The corporate watchdog has attempted to put to bed finance sector claims that responsible lending rules are too ambiguous and are choking off access to credit, releasing new guidance explaining the consumer protection law.
After a lengthy review, the Australian Securities and Investments Commission (ASIC) on Monday released a 96-page document setting out updated guidance for responsible lending laws, which are intended to stop consumers from taking on “unsuitable” debts.
ASIC Commissioner Sean Hughes said the goal was to help banks follow the law – which had been in place for 10 years – noting that the royal commission caused some to become more cautious.
“What we’ve tried to do is make it easier for lenders to comply with their obligations by providing them more detailed information about what they need to do,” Mr Hughes said. “The provision of credit is ultimately a decision for banks.”
While the Hayne royal commission did not recommend any changes to responsible lending laws, senior industry figures, including chief executive Shayne Elliott and Aussie Home Loans founder John Symond, have in the past year said there was uncertainty about how the laws work.
Australian Banking Association chief executive Anna Bligh said banks would study the guidance for any impact it would have on borrowing by customers.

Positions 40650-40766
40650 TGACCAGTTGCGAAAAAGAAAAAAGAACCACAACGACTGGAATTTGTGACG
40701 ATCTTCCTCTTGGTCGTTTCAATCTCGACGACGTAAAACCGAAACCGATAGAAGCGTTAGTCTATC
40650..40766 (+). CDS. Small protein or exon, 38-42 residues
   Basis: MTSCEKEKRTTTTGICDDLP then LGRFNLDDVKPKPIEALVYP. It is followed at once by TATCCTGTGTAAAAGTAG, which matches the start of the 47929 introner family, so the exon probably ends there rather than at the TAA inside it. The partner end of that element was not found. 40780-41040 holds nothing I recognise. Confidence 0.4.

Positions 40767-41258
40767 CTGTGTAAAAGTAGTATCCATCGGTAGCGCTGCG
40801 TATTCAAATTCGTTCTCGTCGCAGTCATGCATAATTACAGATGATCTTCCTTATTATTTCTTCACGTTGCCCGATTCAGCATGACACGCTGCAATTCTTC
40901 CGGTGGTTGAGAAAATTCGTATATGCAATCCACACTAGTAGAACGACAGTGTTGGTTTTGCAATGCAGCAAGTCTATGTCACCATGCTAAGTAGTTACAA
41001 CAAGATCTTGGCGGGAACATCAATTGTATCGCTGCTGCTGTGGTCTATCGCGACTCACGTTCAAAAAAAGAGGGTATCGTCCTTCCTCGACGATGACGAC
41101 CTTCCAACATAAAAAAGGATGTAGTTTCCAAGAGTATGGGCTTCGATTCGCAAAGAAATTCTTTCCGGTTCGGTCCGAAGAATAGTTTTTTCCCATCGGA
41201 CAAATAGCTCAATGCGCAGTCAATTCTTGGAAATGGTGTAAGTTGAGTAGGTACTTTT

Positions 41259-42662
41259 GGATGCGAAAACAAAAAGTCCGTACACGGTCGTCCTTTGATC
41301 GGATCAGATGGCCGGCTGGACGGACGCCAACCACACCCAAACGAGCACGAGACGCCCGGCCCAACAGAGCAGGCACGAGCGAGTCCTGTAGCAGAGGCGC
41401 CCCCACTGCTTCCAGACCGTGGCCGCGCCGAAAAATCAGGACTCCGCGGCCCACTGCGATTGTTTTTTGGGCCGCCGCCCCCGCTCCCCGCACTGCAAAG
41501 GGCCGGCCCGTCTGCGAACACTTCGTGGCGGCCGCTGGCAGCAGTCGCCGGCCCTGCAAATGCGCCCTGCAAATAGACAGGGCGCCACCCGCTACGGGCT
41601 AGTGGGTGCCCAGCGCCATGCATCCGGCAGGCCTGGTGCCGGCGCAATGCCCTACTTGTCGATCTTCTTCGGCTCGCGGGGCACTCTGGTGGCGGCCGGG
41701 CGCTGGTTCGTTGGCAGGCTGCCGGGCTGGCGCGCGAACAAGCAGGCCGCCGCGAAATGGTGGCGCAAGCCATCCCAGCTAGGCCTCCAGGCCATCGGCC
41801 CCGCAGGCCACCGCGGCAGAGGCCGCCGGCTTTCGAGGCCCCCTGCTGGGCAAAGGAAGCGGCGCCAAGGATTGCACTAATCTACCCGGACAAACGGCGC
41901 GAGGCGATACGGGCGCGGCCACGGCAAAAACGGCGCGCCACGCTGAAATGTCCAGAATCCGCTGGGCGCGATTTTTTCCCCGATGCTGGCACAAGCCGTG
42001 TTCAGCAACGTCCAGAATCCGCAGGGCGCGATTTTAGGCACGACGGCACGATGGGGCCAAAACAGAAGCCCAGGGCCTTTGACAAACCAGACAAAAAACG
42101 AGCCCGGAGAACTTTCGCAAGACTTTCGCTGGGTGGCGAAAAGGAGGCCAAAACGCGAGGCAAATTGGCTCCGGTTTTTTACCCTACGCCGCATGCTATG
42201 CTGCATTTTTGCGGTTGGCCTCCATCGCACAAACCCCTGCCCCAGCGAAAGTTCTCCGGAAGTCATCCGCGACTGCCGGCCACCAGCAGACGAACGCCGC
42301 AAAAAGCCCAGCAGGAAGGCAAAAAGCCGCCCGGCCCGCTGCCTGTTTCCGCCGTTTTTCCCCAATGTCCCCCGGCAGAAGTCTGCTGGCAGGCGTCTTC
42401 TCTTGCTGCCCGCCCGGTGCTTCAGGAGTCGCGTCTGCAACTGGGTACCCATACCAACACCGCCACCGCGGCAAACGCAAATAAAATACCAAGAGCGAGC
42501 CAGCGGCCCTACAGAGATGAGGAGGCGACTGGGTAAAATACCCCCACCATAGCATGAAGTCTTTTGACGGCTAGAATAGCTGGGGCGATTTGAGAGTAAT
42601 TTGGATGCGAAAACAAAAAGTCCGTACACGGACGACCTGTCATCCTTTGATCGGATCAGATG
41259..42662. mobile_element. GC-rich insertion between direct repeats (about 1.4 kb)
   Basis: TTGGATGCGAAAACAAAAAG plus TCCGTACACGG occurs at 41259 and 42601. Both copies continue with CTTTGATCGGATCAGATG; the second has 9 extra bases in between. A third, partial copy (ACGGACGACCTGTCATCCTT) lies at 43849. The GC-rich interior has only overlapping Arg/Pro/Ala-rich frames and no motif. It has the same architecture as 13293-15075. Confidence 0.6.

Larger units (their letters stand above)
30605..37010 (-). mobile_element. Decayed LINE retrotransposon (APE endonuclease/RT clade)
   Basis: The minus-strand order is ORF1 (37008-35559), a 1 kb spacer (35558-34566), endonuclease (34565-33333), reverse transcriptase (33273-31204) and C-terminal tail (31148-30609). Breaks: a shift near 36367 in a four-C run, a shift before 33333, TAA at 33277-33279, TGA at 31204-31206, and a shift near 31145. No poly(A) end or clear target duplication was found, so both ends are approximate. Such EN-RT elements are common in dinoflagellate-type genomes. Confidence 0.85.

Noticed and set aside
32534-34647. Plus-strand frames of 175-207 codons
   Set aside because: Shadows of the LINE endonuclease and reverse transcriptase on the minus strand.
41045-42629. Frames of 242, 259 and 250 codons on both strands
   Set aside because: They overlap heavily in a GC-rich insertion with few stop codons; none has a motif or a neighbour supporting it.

“The industry is pleased to see ASIC has maintained a principles-based approach to lending, which as an industry we have called for, and to ensure banks are able to fulfil their obligations without the process becoming too restrictive for customers,” Ms Bligh said.
Further adding to the public debate has been a high-profile court battle between ASIC and Westpac, which the bank won in August, with Federal Court judge Nye Perram saying consumers could cut back on luxuries such as Wagyu steak and shiraz to meet their loan repayments.
The ASIC document, which refers to Justice Perram’s judgment on several occasions, says that while consumers may be able to reduce their spending to afford a loan, there are also important costs people face and it would be unrealistic for banks to assume these can be cut. These include spending on housing, utilities, healthcare, education and childcare.
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